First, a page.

There were rules in the world that no one but fools dared cross. Most of them had to do with trying to bring back the dead, reanimating corpses with past spirits, and other things that only Death could do without serious, reality-warping consequences. Needless to say, those who tried usually passed over relatively quickly. Ira didn't see why Death couldn't just wait. No one who started their life as a mortal would live to see the end of the world, no matter what kind of thing they turned into. The vampires, the liches, the Immortals -- they would all go before the world ended.
"SINCE I CAN'T INTERFERE, I WANT YOU TO INTERFERE FOR ME. WINTER CAN HELP IF YOU ASK NICELY."
Lillian lived at the group home for another two days. After that, all of her meager belongings were packed up and shipped over to the Goodmans, along with Lillian herself. They lived in a large apartment on the upper-class side of town, where the cheapest thing you could buy at a coffee shop was a ten-dollar pastry that was the size of your little finger.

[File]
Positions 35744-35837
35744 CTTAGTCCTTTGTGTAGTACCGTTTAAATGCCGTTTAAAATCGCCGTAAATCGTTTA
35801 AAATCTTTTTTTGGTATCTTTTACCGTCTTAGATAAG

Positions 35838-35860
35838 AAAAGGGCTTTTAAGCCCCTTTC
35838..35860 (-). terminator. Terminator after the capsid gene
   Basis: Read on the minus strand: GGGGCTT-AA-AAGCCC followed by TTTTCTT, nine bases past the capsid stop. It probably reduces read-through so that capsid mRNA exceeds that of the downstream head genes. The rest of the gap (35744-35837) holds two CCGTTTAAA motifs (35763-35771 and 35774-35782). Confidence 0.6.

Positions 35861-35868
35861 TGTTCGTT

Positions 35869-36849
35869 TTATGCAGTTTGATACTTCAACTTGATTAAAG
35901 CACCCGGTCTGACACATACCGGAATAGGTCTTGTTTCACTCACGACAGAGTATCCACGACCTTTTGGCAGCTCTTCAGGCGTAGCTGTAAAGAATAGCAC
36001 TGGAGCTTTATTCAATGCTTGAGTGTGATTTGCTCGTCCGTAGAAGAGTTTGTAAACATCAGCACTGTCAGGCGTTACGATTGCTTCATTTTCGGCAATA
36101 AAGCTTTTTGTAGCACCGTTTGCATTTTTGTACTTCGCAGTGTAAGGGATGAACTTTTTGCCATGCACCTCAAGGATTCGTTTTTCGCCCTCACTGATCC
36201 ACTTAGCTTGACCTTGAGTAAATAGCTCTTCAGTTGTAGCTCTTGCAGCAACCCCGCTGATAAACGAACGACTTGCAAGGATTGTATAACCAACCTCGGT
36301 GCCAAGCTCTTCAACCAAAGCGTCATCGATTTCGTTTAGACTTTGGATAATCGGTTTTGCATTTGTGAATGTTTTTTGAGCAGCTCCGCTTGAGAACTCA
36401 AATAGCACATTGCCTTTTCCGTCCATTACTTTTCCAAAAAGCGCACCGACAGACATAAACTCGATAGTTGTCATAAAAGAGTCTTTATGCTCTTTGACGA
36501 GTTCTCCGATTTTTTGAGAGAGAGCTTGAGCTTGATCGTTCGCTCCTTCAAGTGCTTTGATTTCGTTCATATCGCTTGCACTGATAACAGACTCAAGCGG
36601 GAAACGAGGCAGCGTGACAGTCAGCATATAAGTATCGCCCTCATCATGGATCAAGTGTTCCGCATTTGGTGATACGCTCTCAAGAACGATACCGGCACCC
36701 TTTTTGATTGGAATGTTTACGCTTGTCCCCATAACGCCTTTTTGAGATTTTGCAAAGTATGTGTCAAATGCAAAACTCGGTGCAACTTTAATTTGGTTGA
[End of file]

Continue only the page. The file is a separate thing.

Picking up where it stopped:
Overall, she was happy with the Goodmans. It took a few weeks for Lillian to settle down, but once school let out for the summer and she could spend more time with them, she became more comfortable.
Well, most of the time.
It was very obvious that John and Betty were happily married. If Lillian didn't live with them and didn't know that they were sickeningly sweet like that all of the time, she would have said that they were cute. At least she hadn't heard them having sex yet -- that would have been a bit much for her fourteen-year-old nerves.
Lillian's favorite part about the apartment was her room, despite the neighbors: they were college kids who used the apartment to party on weekends, so Lillian had to put virtually all of her things against that wall for noise control. She didn't mind, though, because it left and open space in the middle of her room, which was nice. You never knew when a gaggle of your friends would come over for an impromptu party and needed a dance floor.